Interest Only Mortgage vs Typical Financing

An interest only mortgage can be a valuable investment tool.  However, you must be very cautious using this method.  There are many dangers surrounding the use of an interest only mortgage.  In a nutshell, an interest only mortgage is a mortgage that the borrower makes very small monthly payments (to cover interest only) and then is required to pay a fully amortizing payment at the end of the interest only option period.  Get the details on an interest only mortgage.

Typical fixed loans amortize, or pay down in increments, the principle balance of the mortgage over time.  However, paying down part of the principle balance over time increases the monthly payment.  This is the advantage of the interest only mortgage, as you only have to make small monthly payments, providing a great tool for short term real estate investments.

In my opinion, buying a house in a fast paced, quickly appreciating market is the best place for the use of an interest only mortgage.  Let’s take a look at the following *example (there will be a link at the end of the post to download the spreadsheet):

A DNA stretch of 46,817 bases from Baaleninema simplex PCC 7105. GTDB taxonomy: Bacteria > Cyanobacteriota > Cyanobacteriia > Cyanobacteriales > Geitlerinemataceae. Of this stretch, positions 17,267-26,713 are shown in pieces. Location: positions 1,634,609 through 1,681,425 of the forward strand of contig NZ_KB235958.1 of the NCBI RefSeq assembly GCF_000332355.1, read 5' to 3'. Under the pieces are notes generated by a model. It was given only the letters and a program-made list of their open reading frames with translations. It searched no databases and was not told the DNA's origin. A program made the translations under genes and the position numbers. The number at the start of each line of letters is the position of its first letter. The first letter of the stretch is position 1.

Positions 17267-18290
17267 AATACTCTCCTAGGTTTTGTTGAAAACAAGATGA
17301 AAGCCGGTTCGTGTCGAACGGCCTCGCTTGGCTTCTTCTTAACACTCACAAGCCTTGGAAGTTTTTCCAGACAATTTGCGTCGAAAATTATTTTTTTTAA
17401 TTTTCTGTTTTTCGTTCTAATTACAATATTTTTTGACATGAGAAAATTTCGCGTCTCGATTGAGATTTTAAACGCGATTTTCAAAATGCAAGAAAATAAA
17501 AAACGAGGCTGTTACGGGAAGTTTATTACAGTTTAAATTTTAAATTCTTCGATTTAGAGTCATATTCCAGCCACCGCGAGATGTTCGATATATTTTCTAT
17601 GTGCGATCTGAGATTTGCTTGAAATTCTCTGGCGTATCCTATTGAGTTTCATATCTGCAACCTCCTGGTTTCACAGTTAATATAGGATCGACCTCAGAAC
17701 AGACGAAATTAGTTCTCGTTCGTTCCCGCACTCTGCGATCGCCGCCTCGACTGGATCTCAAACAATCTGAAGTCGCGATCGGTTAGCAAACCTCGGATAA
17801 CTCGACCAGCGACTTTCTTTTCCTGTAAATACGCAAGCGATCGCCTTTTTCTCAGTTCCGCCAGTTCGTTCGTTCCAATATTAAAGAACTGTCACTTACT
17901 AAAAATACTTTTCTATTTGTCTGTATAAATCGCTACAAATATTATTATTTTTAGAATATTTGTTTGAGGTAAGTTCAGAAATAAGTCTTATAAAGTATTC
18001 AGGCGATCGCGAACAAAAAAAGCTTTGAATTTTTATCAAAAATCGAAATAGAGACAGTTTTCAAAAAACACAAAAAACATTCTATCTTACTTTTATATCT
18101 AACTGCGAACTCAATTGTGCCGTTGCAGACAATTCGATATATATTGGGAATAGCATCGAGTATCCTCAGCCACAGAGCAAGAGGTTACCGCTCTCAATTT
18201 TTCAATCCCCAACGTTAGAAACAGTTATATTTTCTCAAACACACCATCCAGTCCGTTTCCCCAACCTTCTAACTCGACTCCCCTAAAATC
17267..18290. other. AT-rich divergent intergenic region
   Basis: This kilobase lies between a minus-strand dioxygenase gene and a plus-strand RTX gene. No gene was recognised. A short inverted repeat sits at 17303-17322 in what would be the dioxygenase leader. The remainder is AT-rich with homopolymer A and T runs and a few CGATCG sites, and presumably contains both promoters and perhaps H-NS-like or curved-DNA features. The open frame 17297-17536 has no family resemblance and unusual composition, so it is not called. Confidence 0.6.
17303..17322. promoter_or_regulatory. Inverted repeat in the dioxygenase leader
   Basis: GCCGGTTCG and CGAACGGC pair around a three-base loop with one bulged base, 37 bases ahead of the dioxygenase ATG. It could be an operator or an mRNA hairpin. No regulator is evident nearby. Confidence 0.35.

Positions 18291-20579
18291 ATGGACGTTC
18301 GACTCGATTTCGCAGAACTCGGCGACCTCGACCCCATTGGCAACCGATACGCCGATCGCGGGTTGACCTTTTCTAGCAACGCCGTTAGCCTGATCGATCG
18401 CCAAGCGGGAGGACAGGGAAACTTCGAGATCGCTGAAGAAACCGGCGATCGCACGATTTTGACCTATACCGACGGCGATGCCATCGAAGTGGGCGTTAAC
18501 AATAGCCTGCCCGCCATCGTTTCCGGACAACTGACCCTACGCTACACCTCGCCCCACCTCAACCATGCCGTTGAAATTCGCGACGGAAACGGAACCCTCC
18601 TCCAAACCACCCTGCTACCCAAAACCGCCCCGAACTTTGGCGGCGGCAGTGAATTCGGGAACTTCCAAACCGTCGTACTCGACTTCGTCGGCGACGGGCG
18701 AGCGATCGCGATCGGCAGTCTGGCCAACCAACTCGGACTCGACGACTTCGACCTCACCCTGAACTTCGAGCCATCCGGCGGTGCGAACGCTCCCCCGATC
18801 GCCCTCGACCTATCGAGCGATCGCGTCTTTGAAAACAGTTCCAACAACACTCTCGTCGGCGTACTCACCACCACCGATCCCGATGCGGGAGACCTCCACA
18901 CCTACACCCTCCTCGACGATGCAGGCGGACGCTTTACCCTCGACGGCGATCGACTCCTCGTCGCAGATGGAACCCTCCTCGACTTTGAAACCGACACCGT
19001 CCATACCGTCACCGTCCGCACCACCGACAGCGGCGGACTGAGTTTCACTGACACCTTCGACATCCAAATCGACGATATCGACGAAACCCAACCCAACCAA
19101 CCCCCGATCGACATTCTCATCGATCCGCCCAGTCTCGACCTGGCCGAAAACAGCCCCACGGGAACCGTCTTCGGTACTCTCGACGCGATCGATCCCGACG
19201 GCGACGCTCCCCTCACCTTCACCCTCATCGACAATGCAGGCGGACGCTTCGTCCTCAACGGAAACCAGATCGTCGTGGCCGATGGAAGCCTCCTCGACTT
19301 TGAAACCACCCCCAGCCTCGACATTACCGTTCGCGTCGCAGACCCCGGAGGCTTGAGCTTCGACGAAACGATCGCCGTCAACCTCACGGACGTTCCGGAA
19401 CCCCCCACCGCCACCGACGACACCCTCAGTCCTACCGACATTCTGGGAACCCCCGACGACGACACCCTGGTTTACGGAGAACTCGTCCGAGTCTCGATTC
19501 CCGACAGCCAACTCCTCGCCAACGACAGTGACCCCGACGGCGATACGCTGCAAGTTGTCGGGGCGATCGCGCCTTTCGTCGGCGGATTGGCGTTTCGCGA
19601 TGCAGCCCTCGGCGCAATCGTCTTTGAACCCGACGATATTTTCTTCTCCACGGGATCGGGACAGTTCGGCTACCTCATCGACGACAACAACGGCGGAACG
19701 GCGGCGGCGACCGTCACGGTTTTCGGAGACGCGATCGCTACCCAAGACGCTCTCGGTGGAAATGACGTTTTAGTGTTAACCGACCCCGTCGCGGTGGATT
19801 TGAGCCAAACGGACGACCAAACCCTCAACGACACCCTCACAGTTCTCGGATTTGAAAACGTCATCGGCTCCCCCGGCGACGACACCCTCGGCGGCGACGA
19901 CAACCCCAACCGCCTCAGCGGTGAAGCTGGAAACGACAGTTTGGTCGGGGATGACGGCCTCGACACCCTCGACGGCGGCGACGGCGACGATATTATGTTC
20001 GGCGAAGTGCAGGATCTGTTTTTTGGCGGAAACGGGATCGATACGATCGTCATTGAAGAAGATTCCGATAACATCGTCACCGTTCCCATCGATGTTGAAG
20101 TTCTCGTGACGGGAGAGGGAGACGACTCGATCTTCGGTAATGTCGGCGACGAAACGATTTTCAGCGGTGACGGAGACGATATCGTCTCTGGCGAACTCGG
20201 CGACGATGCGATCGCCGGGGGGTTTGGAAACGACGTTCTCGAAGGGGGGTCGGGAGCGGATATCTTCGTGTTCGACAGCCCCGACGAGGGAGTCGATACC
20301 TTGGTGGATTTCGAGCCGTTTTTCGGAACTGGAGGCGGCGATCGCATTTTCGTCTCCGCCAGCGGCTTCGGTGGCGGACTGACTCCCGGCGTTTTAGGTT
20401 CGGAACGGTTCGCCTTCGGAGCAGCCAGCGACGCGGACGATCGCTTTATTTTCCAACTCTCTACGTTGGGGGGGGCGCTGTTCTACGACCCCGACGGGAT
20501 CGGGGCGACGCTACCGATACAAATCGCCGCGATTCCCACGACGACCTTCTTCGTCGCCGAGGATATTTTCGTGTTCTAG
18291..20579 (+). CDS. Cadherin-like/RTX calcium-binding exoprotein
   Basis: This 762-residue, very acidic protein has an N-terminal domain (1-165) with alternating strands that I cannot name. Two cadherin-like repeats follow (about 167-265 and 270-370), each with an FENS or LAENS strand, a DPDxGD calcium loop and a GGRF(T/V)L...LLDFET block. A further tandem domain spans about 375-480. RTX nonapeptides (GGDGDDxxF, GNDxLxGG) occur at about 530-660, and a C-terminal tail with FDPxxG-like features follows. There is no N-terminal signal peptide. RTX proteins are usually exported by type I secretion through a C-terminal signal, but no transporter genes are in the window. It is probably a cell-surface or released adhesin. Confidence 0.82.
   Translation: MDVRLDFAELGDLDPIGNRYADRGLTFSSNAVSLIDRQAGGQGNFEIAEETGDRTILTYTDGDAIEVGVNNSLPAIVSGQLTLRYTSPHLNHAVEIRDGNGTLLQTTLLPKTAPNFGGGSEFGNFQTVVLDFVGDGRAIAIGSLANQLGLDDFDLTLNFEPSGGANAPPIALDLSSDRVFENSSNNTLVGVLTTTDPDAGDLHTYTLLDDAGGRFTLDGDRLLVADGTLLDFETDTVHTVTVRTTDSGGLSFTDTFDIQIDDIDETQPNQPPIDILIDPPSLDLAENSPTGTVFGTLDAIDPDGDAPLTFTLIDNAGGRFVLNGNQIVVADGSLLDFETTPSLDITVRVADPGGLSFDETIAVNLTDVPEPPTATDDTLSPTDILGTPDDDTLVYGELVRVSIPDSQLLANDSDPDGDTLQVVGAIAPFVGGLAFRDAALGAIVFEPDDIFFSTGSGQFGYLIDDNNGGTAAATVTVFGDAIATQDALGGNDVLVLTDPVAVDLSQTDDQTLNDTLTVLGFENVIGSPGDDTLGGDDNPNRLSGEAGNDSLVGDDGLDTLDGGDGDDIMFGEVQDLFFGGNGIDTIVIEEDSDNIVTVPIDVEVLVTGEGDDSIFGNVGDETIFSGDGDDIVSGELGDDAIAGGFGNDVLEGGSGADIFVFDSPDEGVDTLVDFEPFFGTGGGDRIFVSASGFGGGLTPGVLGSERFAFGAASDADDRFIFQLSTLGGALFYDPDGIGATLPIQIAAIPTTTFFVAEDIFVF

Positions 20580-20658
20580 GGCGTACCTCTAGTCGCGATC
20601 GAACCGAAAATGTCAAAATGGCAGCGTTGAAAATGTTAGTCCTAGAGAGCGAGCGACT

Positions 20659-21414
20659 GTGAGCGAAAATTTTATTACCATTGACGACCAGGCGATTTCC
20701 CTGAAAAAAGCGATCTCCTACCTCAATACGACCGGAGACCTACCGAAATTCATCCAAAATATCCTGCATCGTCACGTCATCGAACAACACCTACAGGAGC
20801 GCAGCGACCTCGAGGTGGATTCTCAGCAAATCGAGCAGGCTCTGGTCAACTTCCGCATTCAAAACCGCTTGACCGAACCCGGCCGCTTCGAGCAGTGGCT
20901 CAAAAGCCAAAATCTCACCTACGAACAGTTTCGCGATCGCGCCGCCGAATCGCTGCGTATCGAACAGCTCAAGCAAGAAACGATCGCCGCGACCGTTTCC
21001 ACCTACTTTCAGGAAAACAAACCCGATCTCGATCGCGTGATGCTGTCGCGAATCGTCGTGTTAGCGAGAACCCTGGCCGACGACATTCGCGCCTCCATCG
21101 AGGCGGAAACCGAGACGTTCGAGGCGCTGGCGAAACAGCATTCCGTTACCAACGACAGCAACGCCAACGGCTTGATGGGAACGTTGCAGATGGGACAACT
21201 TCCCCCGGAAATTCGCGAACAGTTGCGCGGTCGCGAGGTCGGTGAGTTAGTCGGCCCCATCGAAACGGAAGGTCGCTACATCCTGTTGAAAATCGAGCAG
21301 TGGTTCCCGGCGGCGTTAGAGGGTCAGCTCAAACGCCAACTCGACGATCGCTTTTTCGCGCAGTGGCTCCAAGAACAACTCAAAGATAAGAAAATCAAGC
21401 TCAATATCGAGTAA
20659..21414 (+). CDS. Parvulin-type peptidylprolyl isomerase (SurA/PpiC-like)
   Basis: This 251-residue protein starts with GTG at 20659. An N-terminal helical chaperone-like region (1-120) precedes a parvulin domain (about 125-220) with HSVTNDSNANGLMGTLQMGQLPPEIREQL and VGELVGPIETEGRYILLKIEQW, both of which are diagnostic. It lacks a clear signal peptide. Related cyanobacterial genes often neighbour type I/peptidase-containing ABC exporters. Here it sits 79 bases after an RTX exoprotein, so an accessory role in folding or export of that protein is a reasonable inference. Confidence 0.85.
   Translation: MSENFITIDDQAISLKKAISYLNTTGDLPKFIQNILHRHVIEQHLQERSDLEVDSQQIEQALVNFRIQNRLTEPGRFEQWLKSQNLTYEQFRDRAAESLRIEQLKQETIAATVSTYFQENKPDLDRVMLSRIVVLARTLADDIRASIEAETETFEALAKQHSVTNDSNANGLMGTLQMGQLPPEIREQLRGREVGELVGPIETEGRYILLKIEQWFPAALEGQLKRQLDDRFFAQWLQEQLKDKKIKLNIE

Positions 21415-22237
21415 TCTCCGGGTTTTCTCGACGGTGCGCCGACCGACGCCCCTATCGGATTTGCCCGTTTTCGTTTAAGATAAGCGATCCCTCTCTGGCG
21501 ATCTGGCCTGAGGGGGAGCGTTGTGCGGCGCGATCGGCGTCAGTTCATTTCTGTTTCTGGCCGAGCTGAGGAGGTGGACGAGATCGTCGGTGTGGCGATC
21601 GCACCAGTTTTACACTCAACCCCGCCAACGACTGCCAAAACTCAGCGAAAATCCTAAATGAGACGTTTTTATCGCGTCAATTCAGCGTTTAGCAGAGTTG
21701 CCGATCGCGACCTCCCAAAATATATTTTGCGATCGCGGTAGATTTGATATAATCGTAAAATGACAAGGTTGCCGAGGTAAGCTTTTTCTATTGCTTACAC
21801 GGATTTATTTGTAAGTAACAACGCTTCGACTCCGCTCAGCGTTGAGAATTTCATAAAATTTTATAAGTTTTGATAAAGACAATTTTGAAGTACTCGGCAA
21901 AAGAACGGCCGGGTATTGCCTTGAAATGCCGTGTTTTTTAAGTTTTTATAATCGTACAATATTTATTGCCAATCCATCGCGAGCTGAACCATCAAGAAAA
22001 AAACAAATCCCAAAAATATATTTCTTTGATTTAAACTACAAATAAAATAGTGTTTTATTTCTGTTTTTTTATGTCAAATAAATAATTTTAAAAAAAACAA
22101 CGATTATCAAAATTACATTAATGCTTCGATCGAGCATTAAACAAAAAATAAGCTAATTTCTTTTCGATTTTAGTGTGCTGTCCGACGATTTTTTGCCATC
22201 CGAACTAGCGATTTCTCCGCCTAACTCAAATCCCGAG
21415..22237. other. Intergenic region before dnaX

Interest Only Mortgage vs Typical Financing

As you can see from the example, in a fast moving market, you stand to do substantially better with an interest only mortgage.  However, be cautioned that if the market doesn’t move fast, or declines, you will end up without any equity, or possibly negative equity with the interest only mortgage.  Since most interest only mortgage options have a period of 5 or 7 years, you need to carefully plan your investment, considering up front cash, ability to rent, and a definitive time line for getting out of the investment, otherwise when your payment increases to the full amortizing amount, you may not be able to afford the payments, and may have to sell, or refinance the mortgage.

I am typically a little more cautious, and tend to go for the fixed type of loans.  I want to see performance over many years, not just a quick buck.  I am in it for the long haul, but if you have a little more guts, the interest only mortgage may be for you.  You may download the spreadsheet here:

Interest Only Mortgage vs Typical Financing.xls

*The example shown and available in the spreadsheet are purely estimations, and not based on real data.

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